Say the words “standardized testing” to any student anywhere, and you will strike fear into a young heart.
Say the words “standards and accountability” to teachers anywhere, and you will strike fear into their hearts.
The S Words. Standardization and standards. But it didn’t have to be that way.
Whatever value what Nicholas Lemann has called The Big Test may have had for the urgent sorting of soldiers during World War I, a century and two pandemics later, universal standardized testing has been revealed as having been all along a tool for sustaining inequities. Its outsize role in American education also adds enormous stress to the lives of students and their teachers and families, whether in relation to college access or as a hammer for pounding out perceived unevenness in the quality of public education. In the latter role it has stunted the development of creative curriculum by teachers and been used as a tool not for the improvement but for the punishment of underfunded schools and hardworking teachers in poor communities that are “underperforming” by standardized measures—even knowing the palpable effects of systemic racism and economic inequality.
The Common Core Standards were an attempt to build universal accountability measures into the matrix of “school improvement.” In many cases, however, educators report that teaching to these can have a stultifying effect on creativity and student curiosity.
Beyond the Common Core you’d have to look pretty hard for a useful generalized body of published standards for learning. Some discipline-related professional organizations have developed their own content standards, like the American Council of Teachers of Foreign Language and the Next Generation Science Standards. But fully articulated and applied standards for learning at a single school, say, are kind of hard to come by.
I remember the first time I was at an independent school about to undergo regular accreditation and how surprised I was to learn that the process had essentially nothing to do evaluating course-by-course or grade-by-grade academic quality. In independent schools we have let outcomes speak for themselves, often citing standardized testing data as a proxy for “academic excellence” and trotting out college and next-school lists to further prove value. Of course, historically, independent schools have been bastions of just the kind of systematized inequity and white privilege that standardized testing has sustained. We’re all trying to do better, but we need new tools for creating the kinds of truly equitable “academic excellence” and “high standards” often touted by independent schools as their most desirable virtues.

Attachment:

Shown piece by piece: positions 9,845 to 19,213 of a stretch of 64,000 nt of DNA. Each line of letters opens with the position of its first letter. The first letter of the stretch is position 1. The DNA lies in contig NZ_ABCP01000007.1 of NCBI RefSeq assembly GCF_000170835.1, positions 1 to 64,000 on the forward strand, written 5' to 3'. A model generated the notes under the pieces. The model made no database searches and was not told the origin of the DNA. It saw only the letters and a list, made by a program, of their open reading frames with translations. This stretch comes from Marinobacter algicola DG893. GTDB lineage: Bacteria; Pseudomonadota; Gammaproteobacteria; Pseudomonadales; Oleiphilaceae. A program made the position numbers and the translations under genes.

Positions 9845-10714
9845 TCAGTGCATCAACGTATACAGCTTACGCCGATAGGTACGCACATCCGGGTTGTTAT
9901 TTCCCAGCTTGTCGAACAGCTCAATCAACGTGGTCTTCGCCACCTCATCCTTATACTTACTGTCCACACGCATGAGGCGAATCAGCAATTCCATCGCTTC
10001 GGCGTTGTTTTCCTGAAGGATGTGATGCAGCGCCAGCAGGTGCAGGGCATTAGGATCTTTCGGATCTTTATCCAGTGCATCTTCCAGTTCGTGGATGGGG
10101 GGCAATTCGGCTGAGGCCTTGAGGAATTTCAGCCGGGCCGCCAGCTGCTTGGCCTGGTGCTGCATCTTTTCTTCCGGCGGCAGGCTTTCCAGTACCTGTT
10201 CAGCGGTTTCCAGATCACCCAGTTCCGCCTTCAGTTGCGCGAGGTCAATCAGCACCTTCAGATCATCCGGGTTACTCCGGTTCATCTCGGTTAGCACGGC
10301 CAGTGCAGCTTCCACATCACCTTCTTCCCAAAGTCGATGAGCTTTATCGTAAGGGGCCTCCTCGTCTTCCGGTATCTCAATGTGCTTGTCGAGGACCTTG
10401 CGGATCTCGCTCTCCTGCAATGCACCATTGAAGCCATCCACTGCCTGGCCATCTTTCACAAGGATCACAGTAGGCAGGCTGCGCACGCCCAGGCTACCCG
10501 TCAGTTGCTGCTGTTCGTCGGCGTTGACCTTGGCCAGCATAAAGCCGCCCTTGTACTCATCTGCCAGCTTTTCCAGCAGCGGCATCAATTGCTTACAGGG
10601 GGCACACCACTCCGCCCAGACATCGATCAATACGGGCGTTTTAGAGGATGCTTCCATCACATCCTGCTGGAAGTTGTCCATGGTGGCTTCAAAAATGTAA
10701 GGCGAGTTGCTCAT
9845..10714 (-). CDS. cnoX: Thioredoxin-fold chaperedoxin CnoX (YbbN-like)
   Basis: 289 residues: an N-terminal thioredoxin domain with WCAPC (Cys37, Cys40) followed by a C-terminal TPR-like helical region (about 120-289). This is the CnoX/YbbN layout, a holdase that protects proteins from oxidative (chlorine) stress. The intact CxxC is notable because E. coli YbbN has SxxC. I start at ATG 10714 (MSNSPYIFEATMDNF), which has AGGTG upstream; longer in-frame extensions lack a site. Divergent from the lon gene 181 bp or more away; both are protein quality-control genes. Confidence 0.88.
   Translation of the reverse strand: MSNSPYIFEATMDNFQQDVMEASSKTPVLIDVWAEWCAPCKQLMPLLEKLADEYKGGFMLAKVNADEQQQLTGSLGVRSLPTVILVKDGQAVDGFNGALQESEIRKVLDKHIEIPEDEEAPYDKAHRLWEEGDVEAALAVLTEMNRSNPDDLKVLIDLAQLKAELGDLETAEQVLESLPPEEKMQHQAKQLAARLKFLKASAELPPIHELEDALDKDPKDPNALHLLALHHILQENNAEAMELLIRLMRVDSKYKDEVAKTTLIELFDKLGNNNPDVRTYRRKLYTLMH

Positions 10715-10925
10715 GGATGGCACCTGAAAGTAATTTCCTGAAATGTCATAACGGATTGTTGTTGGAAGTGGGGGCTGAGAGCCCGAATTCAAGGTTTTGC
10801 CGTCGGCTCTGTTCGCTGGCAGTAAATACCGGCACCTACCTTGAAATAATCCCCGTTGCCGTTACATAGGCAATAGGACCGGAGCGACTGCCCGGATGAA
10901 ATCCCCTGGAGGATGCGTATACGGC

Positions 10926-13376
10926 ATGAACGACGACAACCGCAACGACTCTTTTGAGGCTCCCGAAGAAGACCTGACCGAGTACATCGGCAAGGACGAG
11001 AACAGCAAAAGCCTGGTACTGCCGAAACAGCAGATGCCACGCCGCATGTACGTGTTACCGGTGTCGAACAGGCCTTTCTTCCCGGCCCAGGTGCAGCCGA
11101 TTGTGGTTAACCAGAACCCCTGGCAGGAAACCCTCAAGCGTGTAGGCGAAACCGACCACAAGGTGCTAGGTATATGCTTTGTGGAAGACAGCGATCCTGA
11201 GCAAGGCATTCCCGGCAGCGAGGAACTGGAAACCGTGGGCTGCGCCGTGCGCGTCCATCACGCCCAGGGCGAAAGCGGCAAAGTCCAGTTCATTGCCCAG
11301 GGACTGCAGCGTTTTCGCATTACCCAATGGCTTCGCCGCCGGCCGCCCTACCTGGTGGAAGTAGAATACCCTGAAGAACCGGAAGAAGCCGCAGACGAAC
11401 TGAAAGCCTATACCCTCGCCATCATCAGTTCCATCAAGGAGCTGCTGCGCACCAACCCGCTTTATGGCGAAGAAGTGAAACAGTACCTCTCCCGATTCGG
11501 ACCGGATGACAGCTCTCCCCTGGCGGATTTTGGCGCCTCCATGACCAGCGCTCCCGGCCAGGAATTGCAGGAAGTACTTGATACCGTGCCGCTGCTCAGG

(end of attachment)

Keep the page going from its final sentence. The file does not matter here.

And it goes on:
In February of 1991 the late Grant Wiggins brought S Words together in an article titled “Standards, Not Standardization.” Educational Leadership’s subhead for the piece laid out the case: “Our schools must no longer accept token efforts judged by variable criteria. We must expect quality from every student based on models of outstanding performance.” We instinctively know and are made uncomfortable by the fact that idiosyncratic-by-teacher-or-department unwritten academic “standards” must often be sussed out by anxious students and lack consistency from class to class and teacher to teacher. Grant called us to account for this, as he and others led us in moving schools toward the use of understanding-based curriculum and assessment design. The school where I worked in the 1990s even bought a “Standards, Not Standardization” resource kit for helping our faculty adopt “backwards curriculum design.”
Even so, a continuing challenge has been the absence of articulated learning measures that aren’t either content-based or so prescriptive as to squelch individual teacher creativity or fail to meet real students in real schools where they are.
Independent schools have the great good fortune to have built-in tools for discovering, articulating, and developing their own standards. The process of exploring a school’s full curriculum often begins with a “Picture the Graduate”-type exercise that asks faculty to consider the student outcomes implied and even promised by the school’s various statements of mission and values. These ideals spell out the promise made by the school to students and families and ought to be our Pole Stars for designing academic programming.
But it has long been a challenge to help faculties and academic leaders translate these general foundational and aspirational statements into the language of real standards that can be used by teachers to create and deliver student learning experiences with consistent expectations for engagement and quality.
When the Independent Curriculum Group and One Schoolhouse came together in 2019, a new pathway presented itself: to merge the ICG’s long-standing clarion call for schools to use their missions and values as the basis for all they do and One Schoolhouse’s decade of experience designing and delivering courses to a set of rigorous and consistent standards that offer students from different schools across the world a reliably solid learning experience.
In our Standards for Advanced Independent Curriculum, One Schoolhouse provides a tool to help individual schools draw upon their own, specific missions and values to create high-level courses that serve up to their very own students high-quality, challenging, and meaningful learning experiences. At last, these standards offer schools a tool for bringing mission, values, and standards together and for documenting and continuously evaluating whether their promises are truly being kept in their classrooms.
Welcome, standards we can use! We’ve waited a long time for you!
Brad Rathgeber (he/him/his)